Fair Play, from Harper's
Dear little May sat grieving alone,
With a pout on her lip and a tear in her eye,
Till kind old grandmamma chanced to pass,
And soon discovered the reason why.
"The children are planning a fair," sobbed she,
"And 'cause I'm so little, they won't—have—me!"
So grandmamma thought of a beautiful plan,
And whispered a secret in little May's ear—
Something which brought out the dimples and smiles,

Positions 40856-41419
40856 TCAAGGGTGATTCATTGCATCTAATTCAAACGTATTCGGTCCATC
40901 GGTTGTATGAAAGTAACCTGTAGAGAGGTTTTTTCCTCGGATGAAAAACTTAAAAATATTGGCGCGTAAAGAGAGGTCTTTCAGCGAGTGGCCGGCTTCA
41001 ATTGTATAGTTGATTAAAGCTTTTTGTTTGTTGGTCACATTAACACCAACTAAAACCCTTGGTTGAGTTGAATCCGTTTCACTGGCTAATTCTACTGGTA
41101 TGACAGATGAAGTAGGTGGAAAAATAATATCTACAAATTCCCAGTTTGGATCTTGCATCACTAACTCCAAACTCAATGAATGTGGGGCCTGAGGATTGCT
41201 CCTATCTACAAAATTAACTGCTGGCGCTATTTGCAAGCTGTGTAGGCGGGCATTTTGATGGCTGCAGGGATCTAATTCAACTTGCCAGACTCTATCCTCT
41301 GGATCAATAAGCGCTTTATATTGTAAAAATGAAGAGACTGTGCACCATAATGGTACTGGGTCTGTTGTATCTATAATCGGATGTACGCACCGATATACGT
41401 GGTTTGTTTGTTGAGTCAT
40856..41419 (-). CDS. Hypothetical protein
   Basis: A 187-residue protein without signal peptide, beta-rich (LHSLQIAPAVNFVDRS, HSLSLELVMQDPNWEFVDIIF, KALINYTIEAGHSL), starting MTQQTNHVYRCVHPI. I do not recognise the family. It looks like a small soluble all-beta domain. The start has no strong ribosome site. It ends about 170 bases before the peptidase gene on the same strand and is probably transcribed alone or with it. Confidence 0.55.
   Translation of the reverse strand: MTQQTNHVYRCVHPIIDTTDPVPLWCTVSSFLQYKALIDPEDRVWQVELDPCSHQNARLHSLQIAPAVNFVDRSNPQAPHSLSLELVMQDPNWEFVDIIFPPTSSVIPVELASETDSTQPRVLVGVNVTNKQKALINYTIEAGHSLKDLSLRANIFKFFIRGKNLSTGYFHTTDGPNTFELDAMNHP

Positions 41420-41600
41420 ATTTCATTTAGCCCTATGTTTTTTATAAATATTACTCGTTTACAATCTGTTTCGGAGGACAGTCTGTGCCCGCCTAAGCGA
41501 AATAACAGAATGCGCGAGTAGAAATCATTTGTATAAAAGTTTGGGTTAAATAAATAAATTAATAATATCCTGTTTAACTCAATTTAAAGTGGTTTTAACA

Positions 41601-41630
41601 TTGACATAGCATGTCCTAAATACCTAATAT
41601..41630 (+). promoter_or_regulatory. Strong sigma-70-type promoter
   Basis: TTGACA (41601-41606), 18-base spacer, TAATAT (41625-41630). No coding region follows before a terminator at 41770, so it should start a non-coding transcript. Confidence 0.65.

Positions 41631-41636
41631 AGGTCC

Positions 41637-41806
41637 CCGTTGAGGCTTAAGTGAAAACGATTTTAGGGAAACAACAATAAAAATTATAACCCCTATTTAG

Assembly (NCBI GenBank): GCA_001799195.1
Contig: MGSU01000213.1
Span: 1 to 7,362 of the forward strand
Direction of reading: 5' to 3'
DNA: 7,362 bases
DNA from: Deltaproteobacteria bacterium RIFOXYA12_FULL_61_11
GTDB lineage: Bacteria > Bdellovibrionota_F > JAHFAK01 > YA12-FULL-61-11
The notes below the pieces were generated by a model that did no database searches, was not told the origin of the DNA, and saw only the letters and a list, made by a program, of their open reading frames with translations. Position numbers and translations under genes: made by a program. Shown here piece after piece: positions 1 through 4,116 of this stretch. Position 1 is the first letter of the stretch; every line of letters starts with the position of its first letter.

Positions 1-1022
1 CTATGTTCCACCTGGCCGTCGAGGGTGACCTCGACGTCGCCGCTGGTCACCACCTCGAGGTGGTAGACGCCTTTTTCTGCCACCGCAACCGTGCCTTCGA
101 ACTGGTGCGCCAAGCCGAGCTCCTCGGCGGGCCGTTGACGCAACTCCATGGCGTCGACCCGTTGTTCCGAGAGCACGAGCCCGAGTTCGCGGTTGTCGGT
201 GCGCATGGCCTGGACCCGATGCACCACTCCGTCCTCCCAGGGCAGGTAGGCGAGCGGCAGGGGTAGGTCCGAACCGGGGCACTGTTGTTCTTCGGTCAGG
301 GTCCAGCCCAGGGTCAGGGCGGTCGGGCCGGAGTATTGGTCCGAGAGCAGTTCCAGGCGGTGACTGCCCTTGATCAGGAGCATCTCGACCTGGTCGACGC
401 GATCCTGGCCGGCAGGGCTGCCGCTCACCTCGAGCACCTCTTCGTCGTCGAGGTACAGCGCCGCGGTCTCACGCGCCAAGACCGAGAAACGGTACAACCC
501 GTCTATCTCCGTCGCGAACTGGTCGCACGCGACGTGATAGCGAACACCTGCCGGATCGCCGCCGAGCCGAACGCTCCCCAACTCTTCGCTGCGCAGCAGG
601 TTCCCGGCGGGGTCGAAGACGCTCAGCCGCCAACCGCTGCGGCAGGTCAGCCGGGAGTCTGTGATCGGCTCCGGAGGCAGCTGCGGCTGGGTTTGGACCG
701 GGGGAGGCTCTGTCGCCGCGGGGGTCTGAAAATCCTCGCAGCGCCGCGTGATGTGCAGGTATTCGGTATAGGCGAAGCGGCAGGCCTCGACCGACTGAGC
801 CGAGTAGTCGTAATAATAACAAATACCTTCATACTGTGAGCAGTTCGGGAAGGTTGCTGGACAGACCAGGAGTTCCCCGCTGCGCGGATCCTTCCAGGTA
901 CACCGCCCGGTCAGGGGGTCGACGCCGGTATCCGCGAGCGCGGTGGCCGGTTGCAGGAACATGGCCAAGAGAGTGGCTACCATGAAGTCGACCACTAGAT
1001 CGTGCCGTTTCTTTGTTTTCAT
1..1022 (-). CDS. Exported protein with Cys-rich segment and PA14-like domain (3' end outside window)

And scattered with sunshine the pitiful tear.
Then off to grandmamma's room they went,
On something important very intent.
Well, the fair came off on a certain day,
And what do you think was the first thing sold?
A beautiful pair of worsted reins,
All knit in scarlet and green and gold.
The "big girls" wondered how came they there—
"The prettiest thing in the children's fair!"
Then out stepped May, with her cheeks so red:
"You said there was nothing that I could do,
'Cause I was little; but I made those,
And now, I guess, I'm as big as you!"
So little May at the fair that day
Was the reigning queen, it is fair to say.